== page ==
It is always good to have a balm on hand in your home to soothe your skin. This balm uses essential oils that are known to support the skin and aid in its recovery. Lavender, melaleuca, and frankincense all have antiseptic properties. Lavender is also known for its antimicrobial properties and its analgesic (pain-relieving) abilities. Additionally, melaleuca is antibacterial.
This balm goes a long way. It doesn’t take a lot to soothe your skin. The recipe makes 6 oz. of balm. Put it in our 2 oz. glass salve containers. Keep one at home, one in a tote for on-the-go, and give the third to a friend. As an alternative, you could host a make-and-take class and send your attendees home with their own 1/4 oz. salve jar of balm.
This body balm will become something that you love and use on a regular basis. Try this recipe today, and start feeling the benefits.
[recipe title=”Homemade Body Balm” yield=”6 oz.” time=”10 minutes active” difficulty=”Easy”]
- 4 Tbsp. Beeswax Pellets
- 1/2 cup Virgin Organic Coconut Oil
- 15 drops melaleuca essential oil
- 12 drops frankincense essential oil
- 10 drops lavender essential oil
- 1 Tbsp. witch hazel
- 3 Glass Salve Containers (2 oz. size)
- Melt the beeswax and coconut oil together in a double boiler.
- Once the beeswax and coconut oil have melted together, carefully remove from heat. Slowly add the melaleuca, frankincense, and lavender essential oils.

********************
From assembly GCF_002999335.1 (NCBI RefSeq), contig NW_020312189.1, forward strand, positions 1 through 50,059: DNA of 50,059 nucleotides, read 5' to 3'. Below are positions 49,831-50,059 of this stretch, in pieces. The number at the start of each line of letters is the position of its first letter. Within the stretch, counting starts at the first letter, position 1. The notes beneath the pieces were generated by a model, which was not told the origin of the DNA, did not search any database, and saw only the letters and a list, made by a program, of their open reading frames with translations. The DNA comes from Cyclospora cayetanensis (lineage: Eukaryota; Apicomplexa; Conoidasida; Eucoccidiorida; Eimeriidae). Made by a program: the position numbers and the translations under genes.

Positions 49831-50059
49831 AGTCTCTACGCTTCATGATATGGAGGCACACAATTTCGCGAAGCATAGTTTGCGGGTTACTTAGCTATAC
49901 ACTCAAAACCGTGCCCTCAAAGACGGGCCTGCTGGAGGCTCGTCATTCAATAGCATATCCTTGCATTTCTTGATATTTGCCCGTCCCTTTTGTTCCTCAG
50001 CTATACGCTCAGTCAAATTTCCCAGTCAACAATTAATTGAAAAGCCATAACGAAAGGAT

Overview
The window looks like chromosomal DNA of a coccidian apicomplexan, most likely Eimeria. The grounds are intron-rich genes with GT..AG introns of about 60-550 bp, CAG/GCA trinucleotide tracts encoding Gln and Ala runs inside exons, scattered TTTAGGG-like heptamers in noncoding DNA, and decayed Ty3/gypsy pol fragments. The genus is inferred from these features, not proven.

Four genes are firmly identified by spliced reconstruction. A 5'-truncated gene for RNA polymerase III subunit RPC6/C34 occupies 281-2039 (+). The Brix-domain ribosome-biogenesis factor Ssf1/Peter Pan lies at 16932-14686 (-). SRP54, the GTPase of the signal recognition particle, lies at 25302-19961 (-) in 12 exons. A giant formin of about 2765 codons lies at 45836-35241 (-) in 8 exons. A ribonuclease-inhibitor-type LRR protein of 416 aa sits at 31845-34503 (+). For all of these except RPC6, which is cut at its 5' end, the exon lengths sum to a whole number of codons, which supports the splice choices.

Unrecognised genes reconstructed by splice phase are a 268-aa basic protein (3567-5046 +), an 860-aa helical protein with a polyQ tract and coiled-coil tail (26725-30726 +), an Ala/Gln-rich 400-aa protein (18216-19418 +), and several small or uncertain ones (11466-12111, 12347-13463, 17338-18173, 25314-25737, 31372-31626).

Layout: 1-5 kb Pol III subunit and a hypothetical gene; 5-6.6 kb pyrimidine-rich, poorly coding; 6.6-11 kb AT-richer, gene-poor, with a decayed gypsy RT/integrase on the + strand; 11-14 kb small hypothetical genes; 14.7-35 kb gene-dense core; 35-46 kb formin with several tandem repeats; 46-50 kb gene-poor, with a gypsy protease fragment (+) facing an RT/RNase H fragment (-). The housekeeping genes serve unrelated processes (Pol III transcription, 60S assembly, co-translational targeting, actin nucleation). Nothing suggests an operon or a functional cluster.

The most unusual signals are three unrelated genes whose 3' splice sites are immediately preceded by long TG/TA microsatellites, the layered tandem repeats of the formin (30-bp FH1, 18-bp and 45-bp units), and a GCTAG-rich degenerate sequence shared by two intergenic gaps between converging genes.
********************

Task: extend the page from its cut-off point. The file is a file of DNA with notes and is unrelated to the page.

- Slowly add the witch hazel to the mixture, using a hand blender to mix it in. Blend on high for a few seconds until the cream is well incorporated.
- Spoon the cooled cream into sealable glass containers, and it’s ready to use. It should go on smooth, and you can expect a more waxy and balm-like texture. To avoid contaminating the cream, try not to touch it directly with your hands; use a cotton swab or clean tissue to apply it to skin. This keeps any stray bacteria that might be on your hands out of your helpful cream.
(Information on this page is from the Reference Guide for Essential Oils by Connie and Alan Higley, 2014 Edition. See “Frankincense” (p. 76), “Lavender” (pp. 88–89), and “Melaleuca (Tea Tree)” (p. 96) in the Single Oils section.)